Over time, if an adult experiences this enough times, their habit of mind may change.  

  1. Transformation of our habit of mind – The fourth and final learning phase is the least likely and most difficult. In this process, adults become deeply aware of their biased habit of mind, and through self-assessment and critical evaluation, they transform their habit of mind. 

For adults to reach this learning process, they must have experiences that don’t comfortably fit their current frame of reference. For example, U.S. citizens who never travel to a foreign nation will be less likely to transform their biased habit of mind toward other countries. 

The 10 phases of Mezirow transformative learning

The fourth phase of learning (transformation of a habit of mind) is where Mezirow’s transformative learning theory is rooted. And it’s where the 10 phases of transformative learning take place as well. 

These stages describe the process of personal growth adults take on as they learn starting with a disorienting dilemma.

  1. Disorienting dilemma

This is when an individual has an experience that doesn’t align with their existing beliefs, values, or expectations.

Example: an employee who always thought remote work was for the lazy is unexpectedly required to work from home. 

  1. Self-examination

    Following a disorienting experience, individuals evaluate their beliefs and values, realizing that their points of view are not the only points of view. Learners may experience discomfort or internal conflict, and those willing to learn may also recognize that their points of view or habits of mind need transformation.

Example: The employee may be anxious or resistant to working remotely. They might also begin to realize that the location where their work takes place doesn’t fundamentally impact their work ethic.

  1. Assessment of assumptions

In this phase, the individual will critically evaluate their former assumptions, recognizing that they may have been wrong.

Example: Now working from home, the employee may question why they had negative beliefs about people working remotely and where those beliefs came from. 

  1. Recognitions of shared transformation

Realizing that our existing worldview may be distorted or incorrect can be a real exercise on the brain. Still experiencing some discomfort, learners in this phase will begin to realize they aren’t the only individual experiencing this transformation and find comfort in the shared transformational experience they now have with others. 

Example: The employee may voice their concerns with others on their team, only to realize others share the same hesitations. Now, they feel a sense of community and belonging as they share this learning experience with others. 

  1. Explorations of new roles or actions

Still unsure of how to proceed, adult learners will begin to try on new roles or actions that account for their new beliefs.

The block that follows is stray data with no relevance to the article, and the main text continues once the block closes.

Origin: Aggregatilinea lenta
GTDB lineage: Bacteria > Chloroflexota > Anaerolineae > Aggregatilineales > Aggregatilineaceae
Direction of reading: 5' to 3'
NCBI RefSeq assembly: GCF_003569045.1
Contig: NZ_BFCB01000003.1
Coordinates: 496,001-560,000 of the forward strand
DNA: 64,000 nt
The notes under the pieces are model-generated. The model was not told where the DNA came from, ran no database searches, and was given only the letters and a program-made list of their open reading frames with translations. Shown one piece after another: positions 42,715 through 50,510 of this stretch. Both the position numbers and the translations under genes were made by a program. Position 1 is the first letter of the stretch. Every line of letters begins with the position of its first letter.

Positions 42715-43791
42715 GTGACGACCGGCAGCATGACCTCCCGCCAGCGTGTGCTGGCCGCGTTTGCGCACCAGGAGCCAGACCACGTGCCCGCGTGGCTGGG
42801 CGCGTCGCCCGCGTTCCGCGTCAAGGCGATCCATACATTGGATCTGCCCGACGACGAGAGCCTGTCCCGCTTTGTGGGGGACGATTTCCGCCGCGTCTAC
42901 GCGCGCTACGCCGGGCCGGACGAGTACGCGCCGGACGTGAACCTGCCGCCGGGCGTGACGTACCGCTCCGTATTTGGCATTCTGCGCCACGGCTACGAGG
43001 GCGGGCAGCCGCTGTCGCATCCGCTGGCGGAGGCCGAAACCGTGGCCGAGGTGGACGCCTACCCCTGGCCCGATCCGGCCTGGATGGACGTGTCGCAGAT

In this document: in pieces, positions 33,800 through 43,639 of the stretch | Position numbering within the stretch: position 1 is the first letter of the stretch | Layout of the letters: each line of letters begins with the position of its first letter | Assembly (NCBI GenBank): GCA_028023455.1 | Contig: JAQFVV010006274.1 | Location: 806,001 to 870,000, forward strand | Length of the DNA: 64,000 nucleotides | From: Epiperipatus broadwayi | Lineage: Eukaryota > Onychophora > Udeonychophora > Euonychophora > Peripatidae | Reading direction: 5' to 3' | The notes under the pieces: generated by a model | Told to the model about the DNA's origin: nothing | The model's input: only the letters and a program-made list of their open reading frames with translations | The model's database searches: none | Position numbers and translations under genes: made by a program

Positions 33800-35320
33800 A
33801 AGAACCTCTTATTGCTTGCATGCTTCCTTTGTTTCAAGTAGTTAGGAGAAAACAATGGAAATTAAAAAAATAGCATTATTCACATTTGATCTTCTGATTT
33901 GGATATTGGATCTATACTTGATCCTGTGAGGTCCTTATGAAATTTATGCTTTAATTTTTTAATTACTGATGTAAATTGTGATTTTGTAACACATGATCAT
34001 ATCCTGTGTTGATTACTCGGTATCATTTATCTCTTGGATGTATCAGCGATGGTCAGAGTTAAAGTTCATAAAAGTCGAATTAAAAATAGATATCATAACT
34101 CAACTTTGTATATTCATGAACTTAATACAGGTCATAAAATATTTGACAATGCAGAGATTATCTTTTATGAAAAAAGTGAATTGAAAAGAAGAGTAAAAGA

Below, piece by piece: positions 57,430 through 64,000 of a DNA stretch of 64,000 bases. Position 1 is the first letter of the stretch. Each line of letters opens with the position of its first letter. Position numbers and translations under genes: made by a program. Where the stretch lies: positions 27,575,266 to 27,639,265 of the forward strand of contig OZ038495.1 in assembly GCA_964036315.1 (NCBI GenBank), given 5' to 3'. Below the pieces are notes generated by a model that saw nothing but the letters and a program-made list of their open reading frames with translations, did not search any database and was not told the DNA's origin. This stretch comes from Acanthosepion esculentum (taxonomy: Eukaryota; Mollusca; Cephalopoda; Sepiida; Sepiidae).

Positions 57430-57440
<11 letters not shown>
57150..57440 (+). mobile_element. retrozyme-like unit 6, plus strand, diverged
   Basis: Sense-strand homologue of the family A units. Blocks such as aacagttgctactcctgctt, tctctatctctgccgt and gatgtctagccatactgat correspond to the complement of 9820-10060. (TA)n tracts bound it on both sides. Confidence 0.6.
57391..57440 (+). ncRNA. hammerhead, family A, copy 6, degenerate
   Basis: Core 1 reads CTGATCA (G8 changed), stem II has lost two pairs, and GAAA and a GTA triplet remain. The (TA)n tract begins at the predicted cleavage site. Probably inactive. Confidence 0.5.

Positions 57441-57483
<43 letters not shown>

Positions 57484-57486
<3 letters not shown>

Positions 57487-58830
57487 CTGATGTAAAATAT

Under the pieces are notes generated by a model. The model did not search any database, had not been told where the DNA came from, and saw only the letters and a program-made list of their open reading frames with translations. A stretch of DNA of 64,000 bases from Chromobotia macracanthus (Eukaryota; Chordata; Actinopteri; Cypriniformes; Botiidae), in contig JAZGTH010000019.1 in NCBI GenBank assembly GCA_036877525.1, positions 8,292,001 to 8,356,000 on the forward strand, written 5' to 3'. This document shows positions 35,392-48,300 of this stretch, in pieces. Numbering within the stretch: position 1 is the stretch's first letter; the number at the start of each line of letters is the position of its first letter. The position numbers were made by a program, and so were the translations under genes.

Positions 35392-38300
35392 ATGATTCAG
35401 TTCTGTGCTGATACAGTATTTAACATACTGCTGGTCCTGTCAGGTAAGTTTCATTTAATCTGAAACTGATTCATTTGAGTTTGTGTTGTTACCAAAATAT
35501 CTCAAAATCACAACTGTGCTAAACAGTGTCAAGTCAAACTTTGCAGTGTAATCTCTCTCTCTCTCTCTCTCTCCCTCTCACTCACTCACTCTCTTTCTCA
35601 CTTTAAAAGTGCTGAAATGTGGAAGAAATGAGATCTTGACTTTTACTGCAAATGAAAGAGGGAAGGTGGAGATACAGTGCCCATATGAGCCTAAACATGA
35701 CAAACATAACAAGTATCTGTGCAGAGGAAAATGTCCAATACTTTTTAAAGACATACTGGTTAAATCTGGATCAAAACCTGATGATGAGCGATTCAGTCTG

Example: The remote employee may begin to research ways to work from home effectively. They might also discuss working-from-home strategies with other employees on their team or online. 

  1. Creating a plan of action

    In this phase, the learner may recognize they have more to learn and set a specific plan in action to accomplish their new goals.

Example: The employee may set a schedule for their remote workday and schedule regular check-ins with their team.

  1. Acquisition of knowledge and skills for implementing the plan

After realizing there is more to learn, learners take action and acquire the knowledge and resources they need to move forward in their learning or lives.

Example: The employee signs up for a webinar on working remotely and learns how to use their company’s project management software.

  1. Trying out the plan

    Now that the learner has acquired new knowledge and resources, they’ll experiment with new points of view or habits of mind, testing for effectiveness.

Example: The employee is less anxious and hesitant about working from home. They begin to follow their daily routine, check in with their team regularly, and implement their new knowledge from the remote working webinar. 

  1. Building increased competence and self-confidence

    Beyond initial experimentation, learners become more confident in their new beliefs and values as they use them in new situations.

Example: As the employee continues to work from home, they tweak and adjust their routine while also adjusting their preexisting beliefs about the laziness of remote workers. They now consider it an enjoyable and effective way to work. 

  1. Reintegration on the basis of new perspective

    The final stage of transformative learning theory is when the individual fully incorporates their new and developed frame of reference into their lives and relationships. 

Example: The remote worker now unashamedly identifies as a remote worker and encourages others to consider the benefits of the lifestyle while actively dispelling myths about work ethic and laziness. 

Transformative learning: from theory to practice

So far, we’ve covered key terms, the four processes of learning, and the 10 phases of transformative learning theory. That’s a lot of learning about learning. So let’s turn to how this theory impacts educators (like you) and how you can use it in your instruction.